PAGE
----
Theme: Judges Called to Account
From this week’s lessons we learn that government is given by God for the good of its people, and those who rule are responsible to act justly.
Scripture: Psalm 82:1-8
On one occasion Jesus’ enemies came to him with a trick question: “Is it right to pay taxes to Caesar or not” (Matt. 22:17)? They thought that if he said it was right to pay taxes, they could discredit him in the eyes of those who hated Rome and for whom taxes were a much-resented burden. On the other hand, if he said that the Jews should resist Rome by refusing to pay their taxes, then they could denounce him to the Roman authorities as an insurrectionist who was trying to overthrow Caesar.
Jesus asked for a coin. When they produced it, he asked whose portrait was on it, probably holding it out so they could see it.
“Caesar’s,” they replied.
“Give to Caesar what is Caesar’s,” Jesus said.
Then, probably turning the coin over so they could see the portrait of the Roman god or goddess that would have been on the reverse side, he added, “and to God what is God’s” (Matt. 22:21).
The first part of Jesus’ answer reinforced Caesar’s authority, even in such an unpopular matter as taxes. His second part drew limits since, although the state has a God-given and therefore legitimate authority, the authority of God is greater. Jesus’ words were a reminder that those who exercise authority are responsible to God for what they do.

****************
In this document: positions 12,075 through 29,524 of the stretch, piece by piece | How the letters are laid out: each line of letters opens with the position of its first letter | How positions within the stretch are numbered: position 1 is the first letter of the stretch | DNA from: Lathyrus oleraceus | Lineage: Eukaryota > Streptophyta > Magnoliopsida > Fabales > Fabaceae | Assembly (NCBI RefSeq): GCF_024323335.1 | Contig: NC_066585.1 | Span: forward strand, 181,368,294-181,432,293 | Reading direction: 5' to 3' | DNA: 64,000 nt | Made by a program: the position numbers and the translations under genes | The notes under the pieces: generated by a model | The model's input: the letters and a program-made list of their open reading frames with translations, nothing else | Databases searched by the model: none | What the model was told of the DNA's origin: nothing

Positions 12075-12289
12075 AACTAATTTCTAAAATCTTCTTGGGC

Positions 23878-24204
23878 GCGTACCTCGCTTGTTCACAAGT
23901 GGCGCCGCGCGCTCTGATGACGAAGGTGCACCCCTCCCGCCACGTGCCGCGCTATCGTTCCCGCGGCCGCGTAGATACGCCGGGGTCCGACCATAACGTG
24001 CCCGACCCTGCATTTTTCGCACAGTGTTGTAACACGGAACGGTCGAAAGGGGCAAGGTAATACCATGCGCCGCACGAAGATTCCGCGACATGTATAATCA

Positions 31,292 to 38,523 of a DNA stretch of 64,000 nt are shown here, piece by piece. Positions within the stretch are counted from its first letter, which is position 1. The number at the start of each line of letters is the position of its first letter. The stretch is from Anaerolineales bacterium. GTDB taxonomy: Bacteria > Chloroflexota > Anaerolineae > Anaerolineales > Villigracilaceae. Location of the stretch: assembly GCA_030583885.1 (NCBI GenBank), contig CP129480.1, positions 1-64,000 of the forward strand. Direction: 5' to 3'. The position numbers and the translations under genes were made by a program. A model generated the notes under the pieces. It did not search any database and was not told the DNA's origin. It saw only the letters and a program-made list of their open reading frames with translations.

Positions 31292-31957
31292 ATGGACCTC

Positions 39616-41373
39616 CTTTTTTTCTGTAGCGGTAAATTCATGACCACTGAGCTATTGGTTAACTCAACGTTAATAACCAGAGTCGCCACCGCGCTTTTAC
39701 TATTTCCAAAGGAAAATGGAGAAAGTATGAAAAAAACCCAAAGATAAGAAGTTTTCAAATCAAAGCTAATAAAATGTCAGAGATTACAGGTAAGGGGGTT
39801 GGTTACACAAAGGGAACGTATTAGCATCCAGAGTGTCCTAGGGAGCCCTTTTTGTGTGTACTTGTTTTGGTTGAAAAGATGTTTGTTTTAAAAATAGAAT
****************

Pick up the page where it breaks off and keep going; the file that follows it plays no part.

This is the precise situation we are dealing with in Psalm 82, for it is a psalm in which the earthly judges of Israel are being called to account by God. The opening verse says, “God presides in the great assembly; he gives judgment among the “gods…”
But there is a problem we have to deal with before we can go further, and it is the meaning of “gods” in this verse and verse 6 (“I said, ‘You are “gods”: you are all sons of the Most High’”). There are two possibilities:1
1. Human judges, particularly the judges of Israel. The oldest and, in fact, almost universal view among the older commentators is that “gods” refers to human judges, particularly the judges of Israel.2 To call a human judge a “god” may seem strange to us, even when we know that the word for “gods” is the broad term elohim. But it does not seem to have been strange for ancient Israel. For example, in Exodus 21:6, as part of the Jews’ civil law, the people were told that if a man who had been a slave for six years and was to be set free in the seventh year should nevertheless have come to love his master and want to remain with him, he was to be brought to the elohim, who should pierce his ear as a sign that he had chosen to be a servant for life. The New International Version (and some others) rightly translates this verse: “then his master must take him before the judges.” The same usage occurs several more times in Exodus 22.3